Blown To Bits

Facebook sort of apologizes, and fixes one problem

Wednesday, May 26th, 2010 by Harry Lewis

A couple of days ago Mark Zuckerberg had an opinion piece in the Washington Post explaining that Facebook would be doing another rev on its privacy policies. Here are some key sentences:

The biggest message we have heard recently is that people want easier control over their information. Simply put, many of you thought our controls were too complex. Our intention was to give you lots of granular controls; but that may not have been what many of you wanted. We just missed the mark.

We have heard the feedback. There needs to be a simpler way to control your information. In the coming weeks, we will add privacy controls that are much simpler to use. We will also give you an easy way to turn off all third-party services. We are working hard to make these changes available as soon as possible. We hope you’ll be pleased with the result of our work and, as always, we’ll be eager to get your feedback.

We have also heard that some people don’t understand how their personal information is used and worry that it is shared in ways they don’t want. I’d like to clear that up now. Many people choose to make some of their information visible to everyone so people they know can find them on Facebook. We already offer controls to limit the visibility of that information and we intend to make them even stronger.

There are two threads here. The first is that the privacy controls were too granular and too complex. Certainly true, as the NYT graphic beautifully illustrated. Second is that not everyone wants lots of stuff public. Certainly true also. Glad they are addressing both problems. Or are they?

The tonal problem remains, I am afraid. The implication is that we geniuses at Facebook thought everything was cool, the problem was with the users. “Many of  you thought our controls were too complex.” Well, no; they were too complex. The point of privacy settings is so people, ordinary people, can keep stuff private. It shouldn’t take hundreds of clicks to do that. You are a consumer oriented company now, and the customer is always right. Imagine if a washing machine had a hundred knobs on it and had to be retrofitted. Would Whirlpool say “Many of you thought our controls were too complex”? Why didn’t Facebook run some user tests first?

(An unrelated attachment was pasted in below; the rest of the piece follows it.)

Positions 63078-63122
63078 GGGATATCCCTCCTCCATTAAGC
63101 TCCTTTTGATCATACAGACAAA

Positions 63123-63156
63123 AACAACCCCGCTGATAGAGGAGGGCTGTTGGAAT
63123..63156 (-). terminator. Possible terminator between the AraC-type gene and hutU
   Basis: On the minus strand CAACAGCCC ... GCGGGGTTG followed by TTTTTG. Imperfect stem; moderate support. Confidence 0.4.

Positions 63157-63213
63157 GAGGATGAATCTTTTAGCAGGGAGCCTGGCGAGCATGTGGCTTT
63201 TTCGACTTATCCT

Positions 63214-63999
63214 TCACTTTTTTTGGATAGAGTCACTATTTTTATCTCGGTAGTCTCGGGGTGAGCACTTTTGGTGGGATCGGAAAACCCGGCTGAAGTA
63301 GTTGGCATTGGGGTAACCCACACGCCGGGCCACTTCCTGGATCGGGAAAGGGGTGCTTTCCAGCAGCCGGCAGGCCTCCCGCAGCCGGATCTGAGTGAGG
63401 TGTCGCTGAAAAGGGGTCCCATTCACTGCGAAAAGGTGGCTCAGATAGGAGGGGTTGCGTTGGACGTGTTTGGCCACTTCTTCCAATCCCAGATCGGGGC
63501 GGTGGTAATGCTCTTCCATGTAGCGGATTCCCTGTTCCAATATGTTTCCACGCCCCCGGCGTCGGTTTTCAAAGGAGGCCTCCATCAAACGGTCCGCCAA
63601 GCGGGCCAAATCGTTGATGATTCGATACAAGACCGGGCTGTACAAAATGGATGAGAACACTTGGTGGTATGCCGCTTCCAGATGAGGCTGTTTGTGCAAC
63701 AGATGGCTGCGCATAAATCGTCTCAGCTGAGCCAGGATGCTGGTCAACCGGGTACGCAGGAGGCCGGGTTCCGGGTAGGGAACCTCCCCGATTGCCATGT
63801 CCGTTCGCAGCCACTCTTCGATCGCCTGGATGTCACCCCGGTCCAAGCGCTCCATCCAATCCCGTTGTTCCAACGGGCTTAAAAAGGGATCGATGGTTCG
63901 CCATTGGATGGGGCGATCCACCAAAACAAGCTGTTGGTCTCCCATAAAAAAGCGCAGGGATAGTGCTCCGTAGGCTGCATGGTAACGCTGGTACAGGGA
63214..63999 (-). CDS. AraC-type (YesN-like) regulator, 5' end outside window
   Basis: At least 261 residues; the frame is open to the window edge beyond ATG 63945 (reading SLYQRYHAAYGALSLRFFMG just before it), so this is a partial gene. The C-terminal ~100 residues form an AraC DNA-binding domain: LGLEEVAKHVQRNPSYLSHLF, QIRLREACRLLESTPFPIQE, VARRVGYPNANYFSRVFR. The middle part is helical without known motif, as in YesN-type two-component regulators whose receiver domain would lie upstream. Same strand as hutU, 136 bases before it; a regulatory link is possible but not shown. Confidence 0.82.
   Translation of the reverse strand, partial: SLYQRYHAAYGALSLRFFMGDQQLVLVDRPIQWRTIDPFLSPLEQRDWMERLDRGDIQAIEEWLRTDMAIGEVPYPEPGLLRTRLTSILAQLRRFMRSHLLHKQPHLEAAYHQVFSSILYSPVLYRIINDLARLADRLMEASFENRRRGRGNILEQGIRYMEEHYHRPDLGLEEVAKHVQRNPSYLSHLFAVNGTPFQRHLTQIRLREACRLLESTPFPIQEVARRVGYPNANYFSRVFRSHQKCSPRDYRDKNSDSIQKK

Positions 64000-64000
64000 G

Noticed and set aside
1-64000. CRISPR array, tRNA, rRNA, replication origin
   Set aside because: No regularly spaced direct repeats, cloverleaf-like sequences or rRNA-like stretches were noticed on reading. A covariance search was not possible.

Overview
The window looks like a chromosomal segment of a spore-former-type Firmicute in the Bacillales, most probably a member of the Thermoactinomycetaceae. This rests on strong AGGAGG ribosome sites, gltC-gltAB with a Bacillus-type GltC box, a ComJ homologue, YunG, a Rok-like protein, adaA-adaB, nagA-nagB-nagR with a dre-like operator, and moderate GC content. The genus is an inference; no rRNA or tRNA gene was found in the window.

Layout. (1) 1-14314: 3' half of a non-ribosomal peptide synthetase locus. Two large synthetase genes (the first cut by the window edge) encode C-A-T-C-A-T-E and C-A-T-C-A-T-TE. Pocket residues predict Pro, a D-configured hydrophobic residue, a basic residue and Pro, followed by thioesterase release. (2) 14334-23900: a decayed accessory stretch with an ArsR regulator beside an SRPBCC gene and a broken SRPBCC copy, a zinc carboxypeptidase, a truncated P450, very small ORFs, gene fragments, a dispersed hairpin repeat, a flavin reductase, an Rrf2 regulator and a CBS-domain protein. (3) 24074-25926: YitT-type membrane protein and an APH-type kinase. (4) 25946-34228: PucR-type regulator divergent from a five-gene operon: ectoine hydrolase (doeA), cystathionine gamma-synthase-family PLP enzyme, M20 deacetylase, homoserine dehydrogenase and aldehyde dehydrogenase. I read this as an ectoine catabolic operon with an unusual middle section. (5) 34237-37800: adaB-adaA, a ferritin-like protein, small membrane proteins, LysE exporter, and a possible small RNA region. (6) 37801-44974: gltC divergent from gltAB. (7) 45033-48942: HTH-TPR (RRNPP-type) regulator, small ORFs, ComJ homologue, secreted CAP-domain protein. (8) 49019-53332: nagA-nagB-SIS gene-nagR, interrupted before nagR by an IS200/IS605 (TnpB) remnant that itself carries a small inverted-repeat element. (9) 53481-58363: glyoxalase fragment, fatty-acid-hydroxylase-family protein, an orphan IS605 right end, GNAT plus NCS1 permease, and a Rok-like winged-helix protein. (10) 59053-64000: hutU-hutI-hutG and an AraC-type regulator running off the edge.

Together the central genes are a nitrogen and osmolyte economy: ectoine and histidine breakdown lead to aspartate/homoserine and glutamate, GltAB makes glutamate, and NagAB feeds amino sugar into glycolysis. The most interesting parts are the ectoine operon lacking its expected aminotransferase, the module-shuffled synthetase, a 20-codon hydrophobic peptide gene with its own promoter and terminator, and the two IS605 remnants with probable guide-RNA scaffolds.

And then there is the problem of defaults. Zucerberg’s post contains no hint that the defaults are wrong. In fact, there is deceptive language that suggests that the defaults are other than they are. “Many people choose to make some of their information visible to everyone.” No; “choose” suggests opt-in; the fact is opt-out. You, MZ, chose, on behalf of all of us, that some of our information will be visible to everyone, unless we do something to hide it. Big difference.

At least the programmers got cracking and fixed the data leakage Ben Edelman pointed out. But this was a kind of design bug that never should have happened in the first place. It wasn’t a coding error; they just failed to have some smart person looking over the engineers’ shoulders for privacy issues with their implementation. Again, some process failure is evident here.

Finally, the character-of-the-leader issue isn’t helped by the report that came out a couple of months ago that Zuckerberg, while still at Harvard, had used failed Facebook login attempts to guess email passwords of student journalists. Now there is a place where you really can only trust your web site. How would you ever know that when you type the password for one site into another, that the second isn’t grabbing the key you typed to see what it might unlock?

So the question will remain in the minds of lots of people: Can Facebook be trusted with personal information? I am betting there will be increasing Congressional interest in that question.

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